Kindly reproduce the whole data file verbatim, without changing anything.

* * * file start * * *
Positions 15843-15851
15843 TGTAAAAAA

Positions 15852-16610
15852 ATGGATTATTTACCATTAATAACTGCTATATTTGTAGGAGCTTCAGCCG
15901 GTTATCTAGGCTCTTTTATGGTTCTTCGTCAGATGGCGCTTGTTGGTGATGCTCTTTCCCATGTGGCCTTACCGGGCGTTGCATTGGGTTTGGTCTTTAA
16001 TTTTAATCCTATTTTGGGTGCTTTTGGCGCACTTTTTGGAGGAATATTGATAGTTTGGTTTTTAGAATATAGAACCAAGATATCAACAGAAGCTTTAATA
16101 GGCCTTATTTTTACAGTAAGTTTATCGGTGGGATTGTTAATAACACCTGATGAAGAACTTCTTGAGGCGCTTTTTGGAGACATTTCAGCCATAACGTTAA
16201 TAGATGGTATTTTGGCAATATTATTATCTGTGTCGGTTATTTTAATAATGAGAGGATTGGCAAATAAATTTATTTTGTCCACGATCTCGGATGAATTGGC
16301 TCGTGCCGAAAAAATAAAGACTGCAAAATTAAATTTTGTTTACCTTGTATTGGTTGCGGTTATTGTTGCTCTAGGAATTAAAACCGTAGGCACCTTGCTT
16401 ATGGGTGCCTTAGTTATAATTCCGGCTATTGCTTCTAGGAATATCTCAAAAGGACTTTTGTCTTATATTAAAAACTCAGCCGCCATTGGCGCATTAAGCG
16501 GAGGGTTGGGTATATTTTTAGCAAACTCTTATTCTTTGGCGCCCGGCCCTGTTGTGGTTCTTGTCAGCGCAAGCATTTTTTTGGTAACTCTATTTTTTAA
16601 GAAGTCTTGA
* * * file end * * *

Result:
Positions 15843-15851
15843 TGTAAAAAA

Positions 15852-16610
15852 ATGGATTATTTACCATTAATAACTGCTATATTTGTAGGAGCTTCAGCCG
15901 GTTATCTAGGCTCTTTTATGGTTCTTCGTCAGATGGCGCTTGTTGGTGATGCTCTTTCCCATGTGGCCTTACCGGGCGTTGCATTGGGTTTGGTCTTTAA
16001 TTTTAATCCTATTTTGGGTGCTTTTGGCGCACTTTTTGGAGGAATATTGATAGTTTGGTTTTTAGAATATAGAACCAAGATATCAACAGAAGCTTTAATA
16101 GGCCTTATTTTTACAGTAAGTTTATCGGTGGGATTGTTAATAACACCTGATGAAGAACTTCTTGAGGCGCTTTTTGGAGACATTTCAGCCATAACGTTAA
16201 TAGATGGTATTTTGGCAATATTATTATCTGTGTCGGTTATTTTAATAATGAGAGGATTGGCAAATAAATTTATTTTGTCCACGATCTCGGATGAATTGGC
16301 TCGTGCCGAAAAAATAAAGACTGCAAAATTAAATTTTGTTTACCTTGTATTGGTTGCGGTTATTGTTGCTCTAGGAATTAAAACCGTAGGCACCTTGCTT
16401 ATGGGTGCCTTAGTTATAATTCCGGCTATTGCTTCTAGGAATATCTCAAAAGGACTTTTGTCTTATATTAAAAACTCAGCCGCCATTGGCGCATTAAGCG
16501 GAGGGTTGGGTATATTTTTAGCAAACTCTTATTCTTTGGCGCCCGGCCCTGTTGTGGTTCTTGTCAGCGCAAGCATTTTTTTGGTAACTCTATTTTTTAA
16601 GAAGTCTTGA